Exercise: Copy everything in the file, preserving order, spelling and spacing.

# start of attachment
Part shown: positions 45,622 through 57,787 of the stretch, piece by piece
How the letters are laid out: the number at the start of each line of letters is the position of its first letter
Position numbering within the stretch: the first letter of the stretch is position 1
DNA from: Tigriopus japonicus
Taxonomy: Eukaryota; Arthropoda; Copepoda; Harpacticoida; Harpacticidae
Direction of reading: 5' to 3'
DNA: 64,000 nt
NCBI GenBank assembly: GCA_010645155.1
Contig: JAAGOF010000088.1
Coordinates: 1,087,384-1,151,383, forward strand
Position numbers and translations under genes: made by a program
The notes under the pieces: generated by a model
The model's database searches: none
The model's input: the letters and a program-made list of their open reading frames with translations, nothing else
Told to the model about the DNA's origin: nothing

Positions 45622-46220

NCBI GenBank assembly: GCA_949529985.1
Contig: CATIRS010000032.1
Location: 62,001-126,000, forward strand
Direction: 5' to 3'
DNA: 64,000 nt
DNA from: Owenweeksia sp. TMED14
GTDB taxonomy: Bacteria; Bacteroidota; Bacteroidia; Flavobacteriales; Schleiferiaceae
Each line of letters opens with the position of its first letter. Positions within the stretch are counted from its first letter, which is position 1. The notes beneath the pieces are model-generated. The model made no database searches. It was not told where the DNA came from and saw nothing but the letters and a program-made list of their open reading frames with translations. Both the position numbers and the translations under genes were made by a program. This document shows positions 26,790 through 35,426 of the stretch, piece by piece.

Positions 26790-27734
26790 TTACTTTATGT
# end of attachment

Part shown: positions 45,622 through 57,787 of the stretch, piece by piece
How the letters are laid out: the number at the start of each line of letters is the position of its first letter
Position numbering within the stretch: the first letter of the stretch is position 1
DNA from: Tigriopus japonicus
Taxonomy: Eukaryota; Arthropoda; Copepoda; Harpacticoida; Harpacticidae
Direction of reading: 5' to 3'
DNA: 64,000 nt
NCBI GenBank assembly: GCA_010645155.1
Contig: JAAGOF010000088.1
Coordinates: 1,087,384-1,151,383, forward strand
Position numbers and translations under genes: made by a program
The notes under the pieces: generated by a model
The model's database searches: none
The model's input: the letters and a program-made list of their open reading frames with translations, nothing else
Told to the model about the DNA's origin: nothing

Positions 45622-46220

NCBI GenBank assembly: GCA_949529985.1
Contig: CATIRS010000032.1
Location: 62,001-126,000, forward strand
Direction: 5' to 3'
DNA: 64,000 nt
DNA from: Owenweeksia sp. TMED14
GTDB taxonomy: Bacteria; Bacteroidota; Bacteroidia; Flavobacteriales; Schleiferiaceae
Each line of letters opens with the position of its first letter. Positions within the stretch are counted from its first letter, which is position 1. The notes beneath the pieces are model-generated. The model made no database searches. It was not told where the DNA came from and saw nothing but the letters and a program-made list of their open reading frames with translations. Both the position numbers and the translations under genes were made by a program. This document shows positions 26,790 through 35,426 of the stretch, piece by piece.

Positions 26790-27734
26790 TTACTTTATGT